"Still hearing nothing of Custer, and with this reinforcement, I moved down the river in the direction of the village, keeping on the bluffs. We had heard firing in that direction, and knew it could only be Custer. I moved to the summit of the highest bluff, but seeing and hearing nothing, sent Capt. Weir, with his company, to open communication with the other command. He soon sent back word by Lieut. Hare that he could go no further, and that the Indians were getting around him. At this time he was keeping up a heavy fire from his skirmish line. I at once turned everything back to the first position I had taken on the bluff, and which seemed to me the best. I dismounted the men, had the horses and mules of the pack train driven together in a depression, put the men on the crests of the hills making the depression, and had hardly done so when I was furiously attacked. This was about 6 p.m. We held our ground, with the loss of 18 enlisted men killed and 46 wounded, until the attack ceased, about 9 p.m.

"As I knew by this time their overwhelming numbers, and had given up any support from the portion of the regiment with Custer, I had the men dig rifle-pits; barricaded with dead horses, mules, and boxes of hard bread, the opening of the depression toward the Indians in which the animals were herded; and made every exertion to be ready for what I saw would be a terrific assault the next day. All this night the men were busy, and the Indians holding a scalp dance underneath us in the bottom and in our hearing.

"On the morning of the 26th I felt confident that I could hold my own, and was ready as far as I could be, when at daylight, about 2:30 a.m., I heard the crack of two rifles. This was the signal for the beginning of a fire that I have never seen equaled. Every rifle was handled by an expert and skilled marksman, and with a range that exceeded our carbine; and it was simply impossible to show any part of the body, before it was struck. We could see, as the day brightened, countless hordes of them pouring up the valley from out the village, and scampering over the high points toward the places designated for them by their chiefs, and which entirely surrounded our position. They had sufficient numbers to completely encircle us, and men were struck on the opposite sides of the lines from which the shots were fired. I think we were fighting all the Sioux nation, and also all the desperados, renegades, half-breeds and squaw men, between the Missouri and the Arkansas and east of the Rocky Mountains. They must have numbered at least 2,500 warriors.

"The fire did not slacken until about 9:30 a.m., and then we discovered that they were making a last desperate attempt, which was directed against the lines held by Companies H and M. In this attack they charged close enough to use their bows and arrows, and one man lying dead within our lines was touched by the 'coup stick' of one of the foremost Indians. When I say the stick was only about 10 or 12 feet long, some idea of the desperate and reckless fighting of these people may be understood. This charge of theirs was gallantly repulsed by the men on that line led by Capt. Benteen. They also came close enough to send their arrows into the line held by Companies D and K, but were driven away by a like charge of the line, which I accompanied. We now had many wounded, and the question of water was vital, as from 6 p.m. of the previous evening until now, 10 a.m. (about 16 hours) we had been without it. A skirmish line was formed under Capt. Benteen, to protect the descent of volunteers down the hill in front of his position to reach the water. We succeeded in getting some canteens, although many of the men were hit in doing so.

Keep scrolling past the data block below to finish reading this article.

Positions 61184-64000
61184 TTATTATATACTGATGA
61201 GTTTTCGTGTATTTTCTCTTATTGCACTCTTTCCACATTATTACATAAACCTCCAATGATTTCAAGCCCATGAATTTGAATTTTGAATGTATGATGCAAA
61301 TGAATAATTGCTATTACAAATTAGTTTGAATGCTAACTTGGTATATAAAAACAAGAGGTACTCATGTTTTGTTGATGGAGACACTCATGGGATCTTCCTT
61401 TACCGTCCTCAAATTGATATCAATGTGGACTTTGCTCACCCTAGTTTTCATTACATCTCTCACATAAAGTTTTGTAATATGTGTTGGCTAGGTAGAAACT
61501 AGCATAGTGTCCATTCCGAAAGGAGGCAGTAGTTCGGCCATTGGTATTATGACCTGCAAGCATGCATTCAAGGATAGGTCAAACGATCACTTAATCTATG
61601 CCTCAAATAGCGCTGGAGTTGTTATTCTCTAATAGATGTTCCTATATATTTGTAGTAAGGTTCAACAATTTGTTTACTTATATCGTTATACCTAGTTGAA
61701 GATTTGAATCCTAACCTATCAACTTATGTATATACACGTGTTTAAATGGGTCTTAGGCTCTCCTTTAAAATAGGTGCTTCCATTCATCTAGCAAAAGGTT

"The fury of the attack was now over, and to my astonishment the Indians were seen going in parties toward the village. But two solutions occurred to us for this movement—that they were going for something to eat, more ammunition (as they had been throwing arrows), or that Custer was coming. We took advantage of this lull to fill all vessels with water, and soon had it by the camp kettle full; but they continued to withdraw, and all firing ceased, save occasional shots from sharpshooters, sent to annoy us about the water. About 2 p.m. the grass in the bottom was set on fire, and followed up by Indians who encouraged its burning, and it was evident it was done for a purpose, which purpose I discovered, later on, to be the creation of a dense cloud of smoke, behind which they were packing and preparing to move their tepees.

"It was between 6 and 7 p.m. that the village came out from behind the clouds of smoke and dust. We had a close and good view of them, as they filed away in the direction of the Big Horn Mountains, moving in almost perfect military order. The length of the column was fully equal to that of a large division of the cavalry corps of the Army of the Potomac, as I have seen it on its march.